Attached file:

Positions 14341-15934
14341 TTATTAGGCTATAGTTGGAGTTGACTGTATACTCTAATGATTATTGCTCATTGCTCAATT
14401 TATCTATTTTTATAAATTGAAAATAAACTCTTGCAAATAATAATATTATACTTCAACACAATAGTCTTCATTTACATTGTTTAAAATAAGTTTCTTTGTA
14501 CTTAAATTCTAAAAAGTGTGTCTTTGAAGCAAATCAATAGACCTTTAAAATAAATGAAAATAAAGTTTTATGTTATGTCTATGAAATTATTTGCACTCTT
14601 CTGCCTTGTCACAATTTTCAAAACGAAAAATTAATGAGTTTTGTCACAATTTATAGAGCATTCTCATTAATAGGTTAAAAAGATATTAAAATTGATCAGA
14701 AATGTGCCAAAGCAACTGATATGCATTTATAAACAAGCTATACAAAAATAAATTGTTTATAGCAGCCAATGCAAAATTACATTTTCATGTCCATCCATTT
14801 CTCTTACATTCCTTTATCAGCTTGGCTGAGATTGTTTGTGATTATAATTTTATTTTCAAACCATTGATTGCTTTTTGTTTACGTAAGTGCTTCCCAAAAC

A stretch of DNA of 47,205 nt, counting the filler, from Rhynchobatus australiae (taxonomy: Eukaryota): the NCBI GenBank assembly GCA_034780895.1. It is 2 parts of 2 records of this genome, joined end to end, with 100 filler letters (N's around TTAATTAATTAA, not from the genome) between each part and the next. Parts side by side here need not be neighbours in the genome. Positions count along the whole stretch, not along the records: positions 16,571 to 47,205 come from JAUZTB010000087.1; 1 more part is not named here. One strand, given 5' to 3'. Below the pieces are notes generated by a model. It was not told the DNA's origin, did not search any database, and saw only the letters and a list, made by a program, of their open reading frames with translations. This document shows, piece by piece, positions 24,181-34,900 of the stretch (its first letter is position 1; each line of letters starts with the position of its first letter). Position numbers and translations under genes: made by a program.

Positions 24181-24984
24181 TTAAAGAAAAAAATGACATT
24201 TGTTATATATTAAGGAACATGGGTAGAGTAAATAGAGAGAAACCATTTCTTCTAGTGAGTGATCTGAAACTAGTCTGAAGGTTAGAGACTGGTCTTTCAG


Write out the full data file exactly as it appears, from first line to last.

Positions 14341-15934
14341 TTATTAGGCTATAGTTGGAGTTGACTGTATACTCTAATGATTATTGCTCATTGCTCAATT
14401 TATCTATTTTTATAAATTGAAAATAAACTCTTGCAAATAATAATATTATACTTCAACACAATAGTCTTCATTTACATTGTTTAAAATAAGTTTCTTTGTA
14501 CTTAAATTCTAAAAAGTGTGTCTTTGAAGCAAATCAATAGACCTTTAAAATAAATGAAAATAAAGTTTTATGTTATGTCTATGAAATTATTTGCACTCTT
14601 CTGCCTTGTCACAATTTTCAAAACGAAAAATTAATGAGTTTTGTCACAATTTATAGAGCATTCTCATTAATAGGTTAAAAAGATATTAAAATTGATCAGA
14701 AATGTGCCAAAGCAACTGATATGCATTTATAAACAAGCTATACAAAAATAAATTGTTTATAGCAGCCAATGCAAAATTACATTTTCATGTCCATCCATTT
14801 CTCTTACATTCCTTTATCAGCTTGGCTGAGATTGTTTGTGATTATAATTTTATTTTCAAACCATTGATTGCTTTTTGTTTACGTAAGTGCTTCCCAAAAC

A stretch of DNA of 47,205 nt, counting the filler, from Rhynchobatus australiae (taxonomy: Eukaryota): the NCBI GenBank assembly GCA_034780895.1. It is 2 parts of 2 records of this genome, joined end to end, with 100 filler letters (N's around TTAATTAATTAA, not from the genome) between each part and the next. Parts side by side here need not be neighbours in the genome. Positions count along the whole stretch, not along the records: positions 16,571 to 47,205 come from JAUZTB010000087.1; 1 more part is not named here. One strand, given 5' to 3'. Below the pieces are notes generated by a model. It was not told the DNA's origin, did not search any database, and saw only the letters and a list, made by a program, of their open reading frames with translations. This document shows, piece by piece, positions 24,181-34,900 of the stretch (its first letter is position 1; each line of letters starts with the position of its first letter). Position numbers and translations under genes: made by a program.

Positions 24181-24984
24181 TTAAAGAAAAAAATGACATT
24201 TGTTATATATTAAGGAACATGGGTAGAGTAAATAGAGAGAAACCATTTCTTCTAGTGAGTGATCTGAAACTAGTCTGAAGGTTAGAGACTGGTCTTTCAG